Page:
In Canadian criminal law, a discharge is a sentence outlined in section 730(1) of the Criminal Code. Further, depending on the circumstances, a court may impose either a conditional or absolute discharge. When a person found guilty of an offence receives a discharge sentence, a conviction will not be registered on their criminal record, although the sentence will be noted. However, the type of discharge will impact the conditions that person will be required to follow.
In Canada, a discharge is a sentence the court may grant concerning certain offences. Section 730(1) of the Criminal Code states that:
“730 (1) Where an accused… pleads guilty to or is found guilty of an offence, other than an offence for which a minimum punishment is prescribed by law or an offence punishable by imprisonment for fourteen years or for life, the court before which the accused appears may if it considers it to be in the best interests of the accused and not contrary to the public interest, instead of convicting the accused, by order direct that the accused be discharged absolutely or on the conditions prescribed in a probation order made under subsection 731(2).”
A discharge is not an option in every case, as it is subject to limitations prescribed in the Criminal Code. For example, criminal offences such as sexual assault with a weapon and arson, as these crimes have a maximum punishment of 14 years in jail.
Two types of discharges are available under the Criminal Code, specifically an absolute discharge and a conditional discharge. It is important to remember that the sentencing judge has the discretion to choose whether or not to grant an absolute or conditional discharge. In some cases, the Crown Prosecutor and the criminal defence counsel may jointly recommend a discharge; the presiding judge must satisfy themself that it is the appropriate sentence in the circumstances.
Once a finding of guilt has been made, instead of convicting an offender, they are discharged. When a discharge is granted, a conviction for the crime will not be registered on the offender’s criminal record. When deciding whether a discharge sentence is appropriate, the judge may consider factors such as:
- The defendant’s criminal history;
- The defendant’s personal circumstances;
- The nature of the offence and the circumstances under which it was committed; and
- The public interest.
An absolute discharge is the lowest-level sentence that may be given to a defendant who has been found guilty of a criminal offence. While a defendant is still technically convicted of a criminal offence, under an absolute discharge, they are not subject to additional penalties or conditions.
While a finding of guilt will be made, a conviction will not be registered, and the offender will not face additional punishment or a probationary period. The sentence, however, will remain on an individual’s criminal record for one year after the date they received the discharge. However, they are not required to apply for a pardon to remove the discharge from their record.
A conditional discharge is a sentence given to a defendant who is found guilty of a criminal offence. However, an offender who receives a conditional discharge is required to follow and adhere to specific conditions, as set out by the court, for a specified period of time following the sentence. These conditions will be included in a probation order and may include, for example:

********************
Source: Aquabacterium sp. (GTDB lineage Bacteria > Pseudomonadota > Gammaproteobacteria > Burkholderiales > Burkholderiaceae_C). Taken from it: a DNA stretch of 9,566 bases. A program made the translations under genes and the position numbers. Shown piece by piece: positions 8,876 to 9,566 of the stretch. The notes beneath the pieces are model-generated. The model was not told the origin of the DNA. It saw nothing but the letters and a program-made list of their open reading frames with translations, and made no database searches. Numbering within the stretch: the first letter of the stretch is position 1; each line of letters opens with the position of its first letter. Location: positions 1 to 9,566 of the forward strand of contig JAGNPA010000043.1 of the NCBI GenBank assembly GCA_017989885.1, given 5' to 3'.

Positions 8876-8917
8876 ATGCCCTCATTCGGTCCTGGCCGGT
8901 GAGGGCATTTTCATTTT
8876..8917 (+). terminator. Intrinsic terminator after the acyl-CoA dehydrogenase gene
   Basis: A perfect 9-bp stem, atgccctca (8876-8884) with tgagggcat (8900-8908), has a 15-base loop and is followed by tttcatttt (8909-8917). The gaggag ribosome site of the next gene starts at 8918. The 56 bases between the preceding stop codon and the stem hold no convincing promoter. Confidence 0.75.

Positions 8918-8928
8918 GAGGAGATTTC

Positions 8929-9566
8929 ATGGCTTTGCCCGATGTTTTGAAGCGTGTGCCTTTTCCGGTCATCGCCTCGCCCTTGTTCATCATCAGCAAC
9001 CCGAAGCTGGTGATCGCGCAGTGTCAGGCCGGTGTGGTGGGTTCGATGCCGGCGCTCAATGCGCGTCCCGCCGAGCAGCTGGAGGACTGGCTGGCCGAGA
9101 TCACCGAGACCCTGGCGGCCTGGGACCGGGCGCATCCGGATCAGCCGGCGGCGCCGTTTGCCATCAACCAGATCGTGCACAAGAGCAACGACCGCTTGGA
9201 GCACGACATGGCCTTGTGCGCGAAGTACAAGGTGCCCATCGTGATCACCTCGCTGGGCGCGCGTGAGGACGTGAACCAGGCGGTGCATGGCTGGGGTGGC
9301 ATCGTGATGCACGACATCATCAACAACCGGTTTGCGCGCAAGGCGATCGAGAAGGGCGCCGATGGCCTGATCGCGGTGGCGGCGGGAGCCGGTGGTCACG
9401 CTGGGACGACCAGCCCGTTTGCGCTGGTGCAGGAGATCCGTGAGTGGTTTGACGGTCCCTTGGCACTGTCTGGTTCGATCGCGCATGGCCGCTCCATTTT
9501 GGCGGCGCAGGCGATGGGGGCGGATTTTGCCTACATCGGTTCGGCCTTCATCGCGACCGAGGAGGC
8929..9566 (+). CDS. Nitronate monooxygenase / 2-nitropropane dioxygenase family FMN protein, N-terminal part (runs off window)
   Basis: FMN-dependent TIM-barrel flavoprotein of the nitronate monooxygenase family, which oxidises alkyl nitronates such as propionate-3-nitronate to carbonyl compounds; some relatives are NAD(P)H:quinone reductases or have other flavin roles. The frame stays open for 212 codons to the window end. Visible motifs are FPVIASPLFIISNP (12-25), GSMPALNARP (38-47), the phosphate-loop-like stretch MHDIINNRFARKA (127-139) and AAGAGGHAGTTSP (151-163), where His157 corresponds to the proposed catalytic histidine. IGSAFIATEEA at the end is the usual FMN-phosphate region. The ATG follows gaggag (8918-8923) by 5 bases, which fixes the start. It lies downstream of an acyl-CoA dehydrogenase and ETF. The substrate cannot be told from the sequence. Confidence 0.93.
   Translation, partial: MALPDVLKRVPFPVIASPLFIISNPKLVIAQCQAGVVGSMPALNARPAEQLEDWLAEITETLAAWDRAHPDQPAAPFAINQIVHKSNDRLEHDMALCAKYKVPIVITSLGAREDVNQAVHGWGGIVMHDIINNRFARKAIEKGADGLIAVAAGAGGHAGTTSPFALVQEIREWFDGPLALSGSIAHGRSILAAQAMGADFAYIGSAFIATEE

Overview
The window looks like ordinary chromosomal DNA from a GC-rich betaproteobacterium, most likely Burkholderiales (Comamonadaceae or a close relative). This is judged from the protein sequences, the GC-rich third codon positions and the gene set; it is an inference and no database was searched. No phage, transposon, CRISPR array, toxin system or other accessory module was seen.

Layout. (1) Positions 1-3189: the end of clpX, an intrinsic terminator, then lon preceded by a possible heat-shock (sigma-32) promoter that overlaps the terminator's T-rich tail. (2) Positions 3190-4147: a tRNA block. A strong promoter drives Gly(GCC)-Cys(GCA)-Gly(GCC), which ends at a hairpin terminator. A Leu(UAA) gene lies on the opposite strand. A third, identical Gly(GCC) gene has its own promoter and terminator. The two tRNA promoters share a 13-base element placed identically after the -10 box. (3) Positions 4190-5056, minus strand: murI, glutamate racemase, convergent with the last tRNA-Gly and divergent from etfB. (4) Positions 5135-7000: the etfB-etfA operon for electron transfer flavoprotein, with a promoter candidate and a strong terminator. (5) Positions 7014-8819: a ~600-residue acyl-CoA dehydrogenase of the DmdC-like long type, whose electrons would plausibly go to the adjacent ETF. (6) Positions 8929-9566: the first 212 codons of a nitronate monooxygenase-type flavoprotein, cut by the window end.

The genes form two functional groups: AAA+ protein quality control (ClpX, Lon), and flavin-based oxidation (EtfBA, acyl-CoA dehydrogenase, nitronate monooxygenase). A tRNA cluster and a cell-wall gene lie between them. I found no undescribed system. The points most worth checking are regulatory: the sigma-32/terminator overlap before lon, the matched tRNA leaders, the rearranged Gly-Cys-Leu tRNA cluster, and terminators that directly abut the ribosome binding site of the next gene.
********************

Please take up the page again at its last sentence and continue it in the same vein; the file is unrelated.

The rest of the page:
- regular check-ins with a probation officer,
- participating in community service,
- attendance at counselling programs,
- not being permitted to possess weapons or drugs,
- remaining in the same province, or
- not engaging in certain actions, behaviours, or with certain people.
If the person successfully complies with all of the required conditions, the discharge will be considered to be complete. Since July 24, 1992, the conditional discharge sentence will remain on an individual’s criminal record for three years following the sentencing date. At the conclusion of three years, the conditional discharge record will be sealed. However, if a person fails to comply with the conditions of their probation order, they may be charged with a criminal offence. Further, if an offender is convicted of a new crime during their probation period, the court may revoke the discharge.
Section 730(4) of the Criminal Code further states that the court may exercise its authority under section 732.2(5) and revoke the discharge, resulting in the offender being convicted of the criminal offence, and instead impose “any sentence that could have been imposed if the offender had been convicted at the time of the discharge.”
Both an absolute discharge and conditional discharge will be listed on a person’s criminal record and background check for a certain period of time. Therefore, if an individual who has received a discharge requires a background check or security clearance, for example, in relation to a new employment opportunity, they should be aware that it may impact the outcome of such an opportunity. Further, a discharge may impact a person’s ability to travel to certain countries, particularly as some countries do not recognize a discharge as a non-conviction.
The Criminal Defence Lawyers at Barrison Law in Oshawa Provide Representation for Serious Criminal Charges
The experienced criminal defence lawyers at Barrison Law provide skilled and strategic defences for individuals charged with various criminal offences, including driving offences, assault, court order breaches, and murder and manslaughter. Our lawyers represent clients throughout Durham and the Central East Regions of Ontario and work to ensure our clients obtain the best possible outcome.
At Barrison Law, we offer several payment options and 24-hour phone service for your convenience. To schedule a confidential consultation with one of our team members, contact our office at 905-404-1947 or online.